Uncertainty causes stress. It’s worse for our psyche than a known negative. There was a recent experiment in which some subjects received an electrical shock 100 percent of the time, while others were only shocked 50 percent of the time. Those who received shocks half the time were more stressed than those who were shocked every time. That’s because our brains are wired to react to uncertainty with fear and anxiety.

How much anxiety? According to the American Psychological Association, 69 percent of Americans are stressed about the future of our country. We’re becoming more anxious about our safety, health and finances. Americans are among the most anxious people on Earth — 1 in 5 of us have anxiety disorder. Our young people are worried about mass shootings, while people of all ages are experiencing stress, caused by our toxic political environment.  

It’s ironic that our anxiety about the country’s future is rising, at the same time most of us are hopeful about our own futures. Beyond casting our votes, which Americans did in record numbers this year, we don’t have control over the political environment. That is why we must combat uncertainty on a personal basis. 

I found some helpful tips from Dr. Travis Bradberry, co-author of Emotional Intelligence 2.0. He said that, instead of automatically reacting to uncertainty with fear, we can identify these fears as irrational thoughts. For example, the private detective business is full of uncertainty. I often travel long distances, not knowing whether the person I’m looking for is going to be there. I have to calm my fear that I’m wasting time and mileage and hope for a good outcome.

Staying positive can help us cope with uncertainty. Lately, I’ve been making a mental list of things for which I’m grateful. It helps me face adversity, without being defeated. I also set realistic goals for the day. If I’m on deadline, my first priority is to write a column. Then I focus on my most urgent detective cases. It helps me feel in control of my day.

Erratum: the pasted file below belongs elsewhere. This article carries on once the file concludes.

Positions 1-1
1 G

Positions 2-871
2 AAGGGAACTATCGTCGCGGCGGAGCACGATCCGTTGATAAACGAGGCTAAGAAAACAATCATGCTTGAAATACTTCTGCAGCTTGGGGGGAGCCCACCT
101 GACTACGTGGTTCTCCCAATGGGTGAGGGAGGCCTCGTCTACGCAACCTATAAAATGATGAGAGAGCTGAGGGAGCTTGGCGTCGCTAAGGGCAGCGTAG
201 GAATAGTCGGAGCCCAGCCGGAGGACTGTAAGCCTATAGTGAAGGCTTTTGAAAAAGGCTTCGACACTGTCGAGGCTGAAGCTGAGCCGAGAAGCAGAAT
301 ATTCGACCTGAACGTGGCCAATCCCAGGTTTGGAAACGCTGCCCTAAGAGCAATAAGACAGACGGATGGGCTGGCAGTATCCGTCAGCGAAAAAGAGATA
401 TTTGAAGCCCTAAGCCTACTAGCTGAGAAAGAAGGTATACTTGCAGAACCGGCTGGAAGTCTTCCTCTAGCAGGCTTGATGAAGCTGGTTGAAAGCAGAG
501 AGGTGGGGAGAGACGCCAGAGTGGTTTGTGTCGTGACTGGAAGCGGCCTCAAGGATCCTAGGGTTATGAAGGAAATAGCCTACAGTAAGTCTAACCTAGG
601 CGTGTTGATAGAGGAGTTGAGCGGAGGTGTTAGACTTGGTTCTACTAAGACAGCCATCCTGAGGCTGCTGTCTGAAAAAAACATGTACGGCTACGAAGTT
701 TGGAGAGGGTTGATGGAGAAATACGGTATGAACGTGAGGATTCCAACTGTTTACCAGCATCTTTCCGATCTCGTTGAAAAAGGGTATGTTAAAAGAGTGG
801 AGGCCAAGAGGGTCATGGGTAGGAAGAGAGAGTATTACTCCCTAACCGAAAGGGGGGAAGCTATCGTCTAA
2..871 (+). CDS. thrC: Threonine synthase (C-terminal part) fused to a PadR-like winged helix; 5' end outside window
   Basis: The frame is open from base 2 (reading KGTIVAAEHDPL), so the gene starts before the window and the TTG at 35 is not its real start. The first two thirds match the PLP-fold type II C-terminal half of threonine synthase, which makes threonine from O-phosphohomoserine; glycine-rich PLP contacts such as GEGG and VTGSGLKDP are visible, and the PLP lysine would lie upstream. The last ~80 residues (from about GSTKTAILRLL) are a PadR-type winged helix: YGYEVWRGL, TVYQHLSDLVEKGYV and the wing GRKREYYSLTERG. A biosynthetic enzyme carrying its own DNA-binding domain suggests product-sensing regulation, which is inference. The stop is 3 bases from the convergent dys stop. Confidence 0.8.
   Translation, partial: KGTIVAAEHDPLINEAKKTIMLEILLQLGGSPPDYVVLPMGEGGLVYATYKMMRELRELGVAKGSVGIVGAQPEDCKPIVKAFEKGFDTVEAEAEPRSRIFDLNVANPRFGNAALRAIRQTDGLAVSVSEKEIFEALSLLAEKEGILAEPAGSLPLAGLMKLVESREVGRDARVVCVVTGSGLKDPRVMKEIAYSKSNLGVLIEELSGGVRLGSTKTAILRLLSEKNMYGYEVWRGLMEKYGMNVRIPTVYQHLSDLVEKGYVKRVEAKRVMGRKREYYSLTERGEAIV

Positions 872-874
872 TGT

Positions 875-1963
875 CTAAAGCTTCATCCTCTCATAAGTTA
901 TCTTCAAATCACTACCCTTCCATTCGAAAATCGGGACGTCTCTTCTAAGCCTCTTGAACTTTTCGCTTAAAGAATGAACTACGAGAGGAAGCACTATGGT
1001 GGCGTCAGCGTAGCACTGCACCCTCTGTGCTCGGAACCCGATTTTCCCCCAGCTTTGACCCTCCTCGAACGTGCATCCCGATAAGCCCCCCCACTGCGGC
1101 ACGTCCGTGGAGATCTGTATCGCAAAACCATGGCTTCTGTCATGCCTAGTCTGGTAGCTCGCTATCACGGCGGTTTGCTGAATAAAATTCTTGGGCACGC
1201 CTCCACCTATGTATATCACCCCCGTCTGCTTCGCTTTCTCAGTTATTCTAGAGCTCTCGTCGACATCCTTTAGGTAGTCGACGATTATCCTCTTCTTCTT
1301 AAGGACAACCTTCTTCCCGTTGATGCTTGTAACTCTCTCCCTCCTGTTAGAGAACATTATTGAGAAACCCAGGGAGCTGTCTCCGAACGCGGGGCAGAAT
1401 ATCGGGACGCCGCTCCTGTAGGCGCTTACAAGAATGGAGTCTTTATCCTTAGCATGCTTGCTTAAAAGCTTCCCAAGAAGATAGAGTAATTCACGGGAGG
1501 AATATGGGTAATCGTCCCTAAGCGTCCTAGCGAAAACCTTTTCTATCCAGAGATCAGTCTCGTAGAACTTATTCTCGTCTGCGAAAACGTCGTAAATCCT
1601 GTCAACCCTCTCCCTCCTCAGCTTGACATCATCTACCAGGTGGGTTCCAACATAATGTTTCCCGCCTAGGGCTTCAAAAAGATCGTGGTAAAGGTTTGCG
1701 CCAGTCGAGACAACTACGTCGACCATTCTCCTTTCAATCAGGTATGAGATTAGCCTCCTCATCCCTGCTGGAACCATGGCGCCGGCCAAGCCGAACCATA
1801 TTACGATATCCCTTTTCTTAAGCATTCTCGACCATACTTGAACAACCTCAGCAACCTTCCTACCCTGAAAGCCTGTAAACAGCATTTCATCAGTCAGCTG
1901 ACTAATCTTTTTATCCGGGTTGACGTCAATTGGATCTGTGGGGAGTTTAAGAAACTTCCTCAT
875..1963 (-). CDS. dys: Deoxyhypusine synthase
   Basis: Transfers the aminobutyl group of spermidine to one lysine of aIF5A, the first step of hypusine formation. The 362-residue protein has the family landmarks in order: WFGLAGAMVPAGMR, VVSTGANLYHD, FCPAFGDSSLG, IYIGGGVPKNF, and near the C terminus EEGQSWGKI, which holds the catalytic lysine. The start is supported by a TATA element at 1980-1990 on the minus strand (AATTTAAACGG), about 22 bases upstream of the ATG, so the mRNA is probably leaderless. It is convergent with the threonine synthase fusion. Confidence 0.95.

Dr. Bradberry also recommends embracing the things we can’t control. I had investigators who couldn’t cope with the uncontrollable. They couldn’t see driving to Joliet, for example, without any guarantee of success. I would have to coax them to leave the office. It’s better to make some intelligent attempts than be paralyzed by fear of failure.

Every decision we make is going to have a degree of uncertainty. We don’t need the added distraction of worrying about the outcome. We also shouldn’t be seeking perfection. It’s better to be thankful for small victories than dwelling on our defeats. Sometimes we have to filter out negative opinions and trust our instincts that we’re taking the best course of action.

If our Plan A doesn’t work, we have Plan B ready to go. We’re not afraid to acknowledge mistakes and admit that we’re wrong. I make mistakes on a daily basis and learn from them. Dr. Bradberry discourages speculation. He said that “What if?” questions are not helpful. As a detective, I’ve learned not to have any expectations. Preconceived ideas can cripple an investigation.

Finally, when all else fails to calm us in the face of uncertainty, we should breathe. Focusing on each breath keeps us from fretting about the future. When I can’t sleep due to my mind racing, I do an exercise I call “blank and breathe.” I keep my mind blank and count my breaths.

There is another coping skill not on Dr. Bradberry’s list and it’s particularly helpful this time of year. Make soup. It’s nature’s ultimate comfort food. 

John Rice is a columnist/private detective, who has seen his business and family thrive in Forest Park. He thoroughly enjoys life in the village and still gets a thrill smelling Red Hots, watching softball and strolling through cemeteries. Jrice1038@aol.com

John Rice

John Rice is a columnist/novelist who has seen his family thrive in Forest Park. He has published two books set in the village: The Ghost of Cleopatra and The Doll with the Sad Face.